Our employer is sponsoring a three-month fitness program whereby employees form teams and commit to exercising a certain number of minutes a week. No doubt this has to do with the soaring cost of health insurance, but I can’t be too cynical about it because I am, after all, one of the 162,375,953 Americans who has vowed several times over the years to Get in Shape and then done little or nothing about it. This program has actually worked so far because it feels like a group effort (both team-wise and going to the gym with a friend), whereas going it alone was always intimidating and discouraging. So here we are in Week 2, and I’m pretty proud of myself that I’ve managed to achieve some modest progress already, such as interspersing a five-minute jog into my treadmill walk last week, and increasing some of the Nautilus weights from “pathetic” to merely “puny.” Also, after working out yesterday, I felt really good for the rest of the day -- relaxed and loose, yet alert.
Then came today’s workout, which consisted of me and my friend going to an hour-long class in one of those scary rooms with mirrors. I had braced myself for a ridiculously energetic spandex-clad instructor, and for obnoxiously repetitive, rapid-fire techno music (right on both counts). But I should have known what I was really in for when we made our first stop: the equipment room. Apparently this class required as much paraphernalia as an army platoon going into battle. I picked out a padded metal rod in a pleasing shade of chartreuse (I didn’t know the color corresponded to the weight), two hand weights (smart enough to pick the lightest, thank God), a rectangular stepping thingy and two smaller square thingies to support it, and a blue foam mat. Then followed an hour of self-inflicted burning sensations in every muscle group in my body. Some of the exercises -- the mellower yoga-type moves and heaving the weights around -- were OK, but some of the other demands left me quietly snorting “As if!” while lying on my back panting. The hardest parts were actually things that didn’t involve any weights, like hoisting my own oak-like legs into the air at various angles. Plus the excessive amount of crunch-type exercises. Rock-hard abs... I think NOT. The other “as if” moments involved not strength but grace and coordination (never my strong suits, God knows) such as balancing my entire body on about two square inches of my right buttock. If you wonder whether I accomplished this feat, you haven’t been paying attention.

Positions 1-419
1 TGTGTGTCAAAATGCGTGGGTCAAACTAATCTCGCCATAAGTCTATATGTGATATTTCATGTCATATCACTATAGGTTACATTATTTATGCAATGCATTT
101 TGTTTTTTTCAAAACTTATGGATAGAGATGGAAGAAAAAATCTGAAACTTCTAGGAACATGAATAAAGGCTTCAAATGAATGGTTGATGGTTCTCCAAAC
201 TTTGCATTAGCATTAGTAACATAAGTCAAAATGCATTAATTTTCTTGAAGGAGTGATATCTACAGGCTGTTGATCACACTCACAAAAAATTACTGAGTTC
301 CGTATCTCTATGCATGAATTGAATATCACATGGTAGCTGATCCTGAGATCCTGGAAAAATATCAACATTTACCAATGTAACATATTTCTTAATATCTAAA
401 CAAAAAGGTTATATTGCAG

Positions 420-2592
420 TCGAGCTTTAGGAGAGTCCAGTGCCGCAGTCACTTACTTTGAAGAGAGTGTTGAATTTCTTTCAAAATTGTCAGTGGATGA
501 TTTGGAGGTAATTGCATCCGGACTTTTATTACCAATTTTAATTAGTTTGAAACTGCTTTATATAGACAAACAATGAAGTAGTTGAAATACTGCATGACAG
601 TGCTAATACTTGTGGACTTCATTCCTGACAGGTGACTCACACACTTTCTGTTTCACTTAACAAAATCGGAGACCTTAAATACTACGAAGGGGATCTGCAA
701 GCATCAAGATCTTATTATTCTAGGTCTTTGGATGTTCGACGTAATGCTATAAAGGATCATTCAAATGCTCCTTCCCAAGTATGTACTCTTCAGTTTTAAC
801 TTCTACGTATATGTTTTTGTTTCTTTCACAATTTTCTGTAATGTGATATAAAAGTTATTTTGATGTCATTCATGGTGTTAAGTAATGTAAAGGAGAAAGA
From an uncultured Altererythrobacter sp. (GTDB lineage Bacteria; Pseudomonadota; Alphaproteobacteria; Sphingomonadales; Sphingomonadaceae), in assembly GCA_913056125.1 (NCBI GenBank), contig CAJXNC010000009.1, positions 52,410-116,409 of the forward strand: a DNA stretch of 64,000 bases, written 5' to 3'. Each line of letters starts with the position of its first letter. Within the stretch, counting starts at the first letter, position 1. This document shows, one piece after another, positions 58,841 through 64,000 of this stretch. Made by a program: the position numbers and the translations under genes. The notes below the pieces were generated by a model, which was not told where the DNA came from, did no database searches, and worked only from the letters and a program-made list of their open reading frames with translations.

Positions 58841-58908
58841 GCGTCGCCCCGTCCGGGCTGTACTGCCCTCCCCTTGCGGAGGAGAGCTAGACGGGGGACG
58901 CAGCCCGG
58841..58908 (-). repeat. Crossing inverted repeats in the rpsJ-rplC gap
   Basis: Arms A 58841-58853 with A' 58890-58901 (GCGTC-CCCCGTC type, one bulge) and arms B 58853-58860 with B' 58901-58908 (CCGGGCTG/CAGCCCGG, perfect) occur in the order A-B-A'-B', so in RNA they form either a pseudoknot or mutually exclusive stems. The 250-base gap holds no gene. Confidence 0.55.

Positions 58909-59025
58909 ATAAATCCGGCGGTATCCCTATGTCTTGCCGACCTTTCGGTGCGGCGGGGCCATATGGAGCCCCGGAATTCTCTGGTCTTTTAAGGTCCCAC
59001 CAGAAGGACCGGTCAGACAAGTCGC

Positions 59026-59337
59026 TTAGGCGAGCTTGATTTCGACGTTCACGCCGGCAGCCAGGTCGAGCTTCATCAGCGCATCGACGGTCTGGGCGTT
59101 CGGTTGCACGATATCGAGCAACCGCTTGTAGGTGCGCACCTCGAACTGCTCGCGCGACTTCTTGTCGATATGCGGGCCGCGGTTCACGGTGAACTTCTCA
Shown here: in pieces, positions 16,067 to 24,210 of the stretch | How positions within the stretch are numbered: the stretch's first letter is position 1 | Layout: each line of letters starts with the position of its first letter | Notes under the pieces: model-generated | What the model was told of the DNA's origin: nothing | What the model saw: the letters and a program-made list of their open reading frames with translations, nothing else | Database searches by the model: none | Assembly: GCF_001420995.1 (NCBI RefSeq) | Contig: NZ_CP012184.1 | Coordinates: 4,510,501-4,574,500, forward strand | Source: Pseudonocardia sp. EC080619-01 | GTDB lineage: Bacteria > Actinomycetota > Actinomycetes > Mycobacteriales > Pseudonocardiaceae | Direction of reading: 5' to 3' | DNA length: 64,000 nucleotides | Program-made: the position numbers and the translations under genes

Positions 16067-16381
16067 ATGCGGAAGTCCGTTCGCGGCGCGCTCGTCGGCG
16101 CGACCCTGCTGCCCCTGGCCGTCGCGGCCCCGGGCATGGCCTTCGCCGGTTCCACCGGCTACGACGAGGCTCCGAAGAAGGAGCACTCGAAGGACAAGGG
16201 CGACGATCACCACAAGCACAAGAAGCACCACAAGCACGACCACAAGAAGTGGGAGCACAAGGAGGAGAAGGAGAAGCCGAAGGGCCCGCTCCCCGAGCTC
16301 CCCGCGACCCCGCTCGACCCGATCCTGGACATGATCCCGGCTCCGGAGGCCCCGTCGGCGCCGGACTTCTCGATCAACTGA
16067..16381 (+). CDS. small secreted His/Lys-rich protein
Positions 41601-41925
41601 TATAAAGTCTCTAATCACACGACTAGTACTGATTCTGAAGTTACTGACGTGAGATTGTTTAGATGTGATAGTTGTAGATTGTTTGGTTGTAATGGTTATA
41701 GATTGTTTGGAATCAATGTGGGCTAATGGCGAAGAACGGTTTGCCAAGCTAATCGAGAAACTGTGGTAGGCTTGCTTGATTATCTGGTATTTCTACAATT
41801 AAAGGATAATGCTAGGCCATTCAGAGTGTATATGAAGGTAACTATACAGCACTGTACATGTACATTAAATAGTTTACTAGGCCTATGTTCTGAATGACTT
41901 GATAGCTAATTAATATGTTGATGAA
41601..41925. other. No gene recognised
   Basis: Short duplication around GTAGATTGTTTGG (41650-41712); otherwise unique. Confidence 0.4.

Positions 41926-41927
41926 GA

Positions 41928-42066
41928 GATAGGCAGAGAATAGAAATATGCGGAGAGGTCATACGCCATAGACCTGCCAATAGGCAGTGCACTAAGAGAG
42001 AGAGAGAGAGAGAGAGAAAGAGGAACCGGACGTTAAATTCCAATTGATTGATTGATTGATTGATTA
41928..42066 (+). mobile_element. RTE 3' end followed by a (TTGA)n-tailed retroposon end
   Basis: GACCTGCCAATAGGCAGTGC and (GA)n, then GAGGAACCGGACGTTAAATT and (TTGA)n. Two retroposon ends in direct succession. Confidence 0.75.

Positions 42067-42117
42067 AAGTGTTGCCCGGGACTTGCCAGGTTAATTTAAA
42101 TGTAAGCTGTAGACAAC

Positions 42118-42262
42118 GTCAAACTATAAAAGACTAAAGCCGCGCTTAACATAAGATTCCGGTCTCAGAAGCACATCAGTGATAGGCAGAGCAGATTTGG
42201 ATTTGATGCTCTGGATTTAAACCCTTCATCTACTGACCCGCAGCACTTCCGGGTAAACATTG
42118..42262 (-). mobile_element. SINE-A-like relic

Now I feel beyond relaxed -- sort of like overcooked manicotti. I might go again next week if my condition doesn’t worsen markedly in the next day or two. I guess it’s nice to feel like I’m becoming healthier, even though I still think exercising basically sucks and the time spent on it would result in much greater pleasure and enrichment of my inner life if I were curled up with a book. Also I have to see whether exercise gives me more energy as the muscle types insist. Last night I fell asleep about two seconds after my head hit the pillow (which in turn was not long after the kids were put to bed), with the result that my husband had to send me an e-mail while sitting right next to my slumbering self, so I’d read it after I got to work and he’d forgotten what it was he wanted to tell me.